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OCTOBER 2010

A Guide to CSU Admissions Policies California State University (CSU) has 23 campuses across the state. These campuses accept the top third of the state’s students based on high school grades and scores on admissions tests. This guide describes CSU admissions policies generally. For more detailed information, talk to your high school counselor or administrator and visit www.csumentor.edu.

What high school courses does CSU require? To meet minimum eligibility requirements, students must pass 15 one-year high school college-prep courses with at least a C grade: a) two years of history/social science; b) four years of English; c) t hree years of math through at least Algebra II or Integrated Math III; d) t wo years of laboratory science, including one biological (biology) and one physical (chemistry or physics); e) t wo years of the same foreign language; f) one year of visual/performing arts (such as dance, drama, music, or drawing); and g) one year of an elective chosen from the University of California (UC) “a–g” list. You must take at least seven of these “a–g” courses during your junior and senior years. Your high school counselor will have a list of your school’s courses that meet CSU requirements. Most high schools also list their UC/CSU-approved courses at doorways.ucop.edu/list. Some students take courses such as Algebra I or a foreign language in middle school and receive high school credit. And if you can demonstrate knowledge that is EdSource thanks The James Irvine Foundation for its investment in our core work.

equivalent to two years of studying a language other than English, you may be able to waive the foreign language requirement. If you have not attended for at least three years a high school or postsecondary school where classes are taught primarily in English, you must pass the Test of English as a Foreign Language (TOEFL). (See www.ets.org/ toefl.) Check with CSU campuses to see what your TOEFL score must be to be admitted.

Is taking the minimum number of courses enough? You will likely need more if the campus or major you are pursuing is competitive. Check with the campus and major department or talk with your high school counselor.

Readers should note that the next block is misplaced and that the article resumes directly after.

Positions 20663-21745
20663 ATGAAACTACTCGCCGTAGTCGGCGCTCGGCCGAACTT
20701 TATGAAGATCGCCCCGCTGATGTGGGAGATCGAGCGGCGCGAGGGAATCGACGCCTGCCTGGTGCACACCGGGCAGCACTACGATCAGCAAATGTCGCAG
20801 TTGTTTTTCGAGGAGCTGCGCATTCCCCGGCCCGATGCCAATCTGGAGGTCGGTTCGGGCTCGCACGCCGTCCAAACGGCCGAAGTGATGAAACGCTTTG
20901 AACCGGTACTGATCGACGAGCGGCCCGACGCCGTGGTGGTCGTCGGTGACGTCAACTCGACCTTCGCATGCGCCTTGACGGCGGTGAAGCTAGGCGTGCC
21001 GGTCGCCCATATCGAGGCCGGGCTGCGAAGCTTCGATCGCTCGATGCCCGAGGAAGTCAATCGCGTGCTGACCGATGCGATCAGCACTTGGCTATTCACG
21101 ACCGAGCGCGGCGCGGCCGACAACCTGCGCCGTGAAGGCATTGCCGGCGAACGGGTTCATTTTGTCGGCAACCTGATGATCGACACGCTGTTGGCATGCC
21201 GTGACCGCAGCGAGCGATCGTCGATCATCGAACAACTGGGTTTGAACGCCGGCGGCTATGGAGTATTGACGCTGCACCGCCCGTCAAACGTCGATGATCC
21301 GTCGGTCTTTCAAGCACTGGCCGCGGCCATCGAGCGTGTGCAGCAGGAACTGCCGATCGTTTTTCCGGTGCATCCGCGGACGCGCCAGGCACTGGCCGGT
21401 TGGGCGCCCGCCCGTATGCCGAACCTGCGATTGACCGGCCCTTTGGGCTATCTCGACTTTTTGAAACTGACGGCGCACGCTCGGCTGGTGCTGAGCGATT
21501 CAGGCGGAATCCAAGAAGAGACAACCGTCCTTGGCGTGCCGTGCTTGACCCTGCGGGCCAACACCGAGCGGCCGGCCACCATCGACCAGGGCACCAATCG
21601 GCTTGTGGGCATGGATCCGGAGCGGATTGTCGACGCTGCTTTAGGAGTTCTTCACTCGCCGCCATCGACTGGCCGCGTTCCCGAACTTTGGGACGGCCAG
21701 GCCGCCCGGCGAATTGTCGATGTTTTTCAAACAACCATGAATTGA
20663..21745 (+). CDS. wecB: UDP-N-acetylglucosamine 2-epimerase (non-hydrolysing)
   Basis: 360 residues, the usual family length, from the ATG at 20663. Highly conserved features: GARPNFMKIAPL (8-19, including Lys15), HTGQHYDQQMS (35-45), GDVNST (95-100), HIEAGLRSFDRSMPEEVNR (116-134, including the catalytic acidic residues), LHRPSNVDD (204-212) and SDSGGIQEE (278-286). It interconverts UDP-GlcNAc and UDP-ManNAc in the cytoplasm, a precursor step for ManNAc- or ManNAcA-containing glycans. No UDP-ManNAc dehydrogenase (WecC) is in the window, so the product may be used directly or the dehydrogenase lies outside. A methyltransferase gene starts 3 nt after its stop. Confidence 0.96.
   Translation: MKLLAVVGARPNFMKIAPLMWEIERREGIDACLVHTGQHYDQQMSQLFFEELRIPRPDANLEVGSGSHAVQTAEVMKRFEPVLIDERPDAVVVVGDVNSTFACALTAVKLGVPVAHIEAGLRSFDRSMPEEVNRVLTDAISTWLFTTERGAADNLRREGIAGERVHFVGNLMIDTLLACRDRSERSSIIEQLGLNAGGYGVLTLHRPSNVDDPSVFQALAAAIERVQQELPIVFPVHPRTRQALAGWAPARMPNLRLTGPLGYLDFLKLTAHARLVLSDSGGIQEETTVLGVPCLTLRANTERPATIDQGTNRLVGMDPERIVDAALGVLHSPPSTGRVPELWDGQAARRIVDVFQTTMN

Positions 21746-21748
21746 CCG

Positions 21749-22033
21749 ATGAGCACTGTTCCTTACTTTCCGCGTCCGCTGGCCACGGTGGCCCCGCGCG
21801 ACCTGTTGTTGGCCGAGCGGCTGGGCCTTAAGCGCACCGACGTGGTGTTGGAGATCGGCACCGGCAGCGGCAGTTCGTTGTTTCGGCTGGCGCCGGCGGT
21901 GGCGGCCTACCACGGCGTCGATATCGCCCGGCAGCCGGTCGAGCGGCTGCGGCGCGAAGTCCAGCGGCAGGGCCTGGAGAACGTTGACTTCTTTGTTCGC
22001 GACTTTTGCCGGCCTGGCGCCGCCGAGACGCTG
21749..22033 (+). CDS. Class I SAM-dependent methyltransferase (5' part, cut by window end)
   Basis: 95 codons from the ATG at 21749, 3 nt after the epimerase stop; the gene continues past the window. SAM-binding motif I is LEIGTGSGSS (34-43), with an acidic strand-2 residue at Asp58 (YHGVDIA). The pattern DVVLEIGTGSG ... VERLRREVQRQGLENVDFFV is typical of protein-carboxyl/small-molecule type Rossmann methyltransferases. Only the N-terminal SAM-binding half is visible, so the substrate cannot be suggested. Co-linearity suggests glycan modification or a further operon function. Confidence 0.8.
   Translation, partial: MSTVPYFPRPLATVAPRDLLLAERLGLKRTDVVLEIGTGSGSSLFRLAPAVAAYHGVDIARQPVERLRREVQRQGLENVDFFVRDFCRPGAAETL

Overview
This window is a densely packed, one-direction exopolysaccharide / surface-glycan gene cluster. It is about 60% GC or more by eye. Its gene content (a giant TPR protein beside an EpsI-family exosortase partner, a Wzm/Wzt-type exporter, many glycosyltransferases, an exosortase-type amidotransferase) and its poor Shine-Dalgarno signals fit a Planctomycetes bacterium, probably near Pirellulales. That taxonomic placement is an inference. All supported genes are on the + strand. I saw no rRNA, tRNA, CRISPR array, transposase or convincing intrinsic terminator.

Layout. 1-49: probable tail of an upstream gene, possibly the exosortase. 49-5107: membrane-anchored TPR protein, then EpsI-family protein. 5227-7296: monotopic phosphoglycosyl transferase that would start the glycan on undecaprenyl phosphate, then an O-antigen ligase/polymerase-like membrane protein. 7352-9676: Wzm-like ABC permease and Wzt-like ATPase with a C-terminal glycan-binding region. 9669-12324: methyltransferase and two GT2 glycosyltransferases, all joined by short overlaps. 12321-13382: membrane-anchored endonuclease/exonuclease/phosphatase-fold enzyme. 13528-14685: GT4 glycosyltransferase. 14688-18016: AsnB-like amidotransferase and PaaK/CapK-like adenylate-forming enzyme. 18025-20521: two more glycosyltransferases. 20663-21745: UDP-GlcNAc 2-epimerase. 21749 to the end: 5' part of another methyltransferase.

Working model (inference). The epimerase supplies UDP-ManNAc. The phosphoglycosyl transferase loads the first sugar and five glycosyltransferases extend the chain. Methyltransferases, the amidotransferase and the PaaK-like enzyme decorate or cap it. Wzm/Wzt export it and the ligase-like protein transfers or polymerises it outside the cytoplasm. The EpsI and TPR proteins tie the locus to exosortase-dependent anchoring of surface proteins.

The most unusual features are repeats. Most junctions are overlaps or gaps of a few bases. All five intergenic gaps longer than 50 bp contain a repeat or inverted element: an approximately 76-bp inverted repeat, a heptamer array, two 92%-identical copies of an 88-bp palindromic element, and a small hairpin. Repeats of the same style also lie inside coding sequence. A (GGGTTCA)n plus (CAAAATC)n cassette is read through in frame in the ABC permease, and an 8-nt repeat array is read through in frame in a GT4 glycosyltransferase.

How does CSU determine my eligibility? Eligibility is based on your grade-point average (GPA) in the “a–g” courses and scores on college admissions tests. Higher grades can offset lower test scores and vice versa. See the index at www.csumentor.edu/planning/ high_school/cal_residents.asp.

Which grades count in determining GPA? The preliminary grade-point average includes grades earned in “a–g” courses taken during your sophomore and junior years. The GPA is based on a 4.0 scale (A=4, B=3, C=2). You may boost your GPA by taking up to eight semesters of UC-approved honors, Advanced Placement (AP), or International Baccalaureate (IB) courses (add 1 point for each A, B, or C semester grade so that A=5, B=4, C=3). You may also earn college credit for AP or IB courses if you do well on end-of-course exams. CSU also considers your senior year grades and courses before granting final admittance.

Students with a GPA below 2.0 are generally not admitted. If you earn a 3.0 GPA or higher, you typically are guaranteed admission to your local campus regardless of your admissions test scores. But you may need good test scores or a higher GPA to be admitted to some out-of-area campuses. In 2010–11, eligible local students were not guaranteed admission at two campuses—Cal Poly and San Diego State—because all majors were “impacted.” That means they were in high demand and therefore had higher admissions standards, often including a GPA closer to 4.0. That year, two majors—Nursing and Architecture—were impacted on all campuses. For a list of impacted campuses and majors, see www.calstate.edu/sas/impactioninfo.shtml. To ensure acceptance, apply to multiple campuses—including your local campus. If your local campus is impacted, make sure you apply to at least one campus that has room for all qualified applicants. Ask your high school counselor which campuses those are.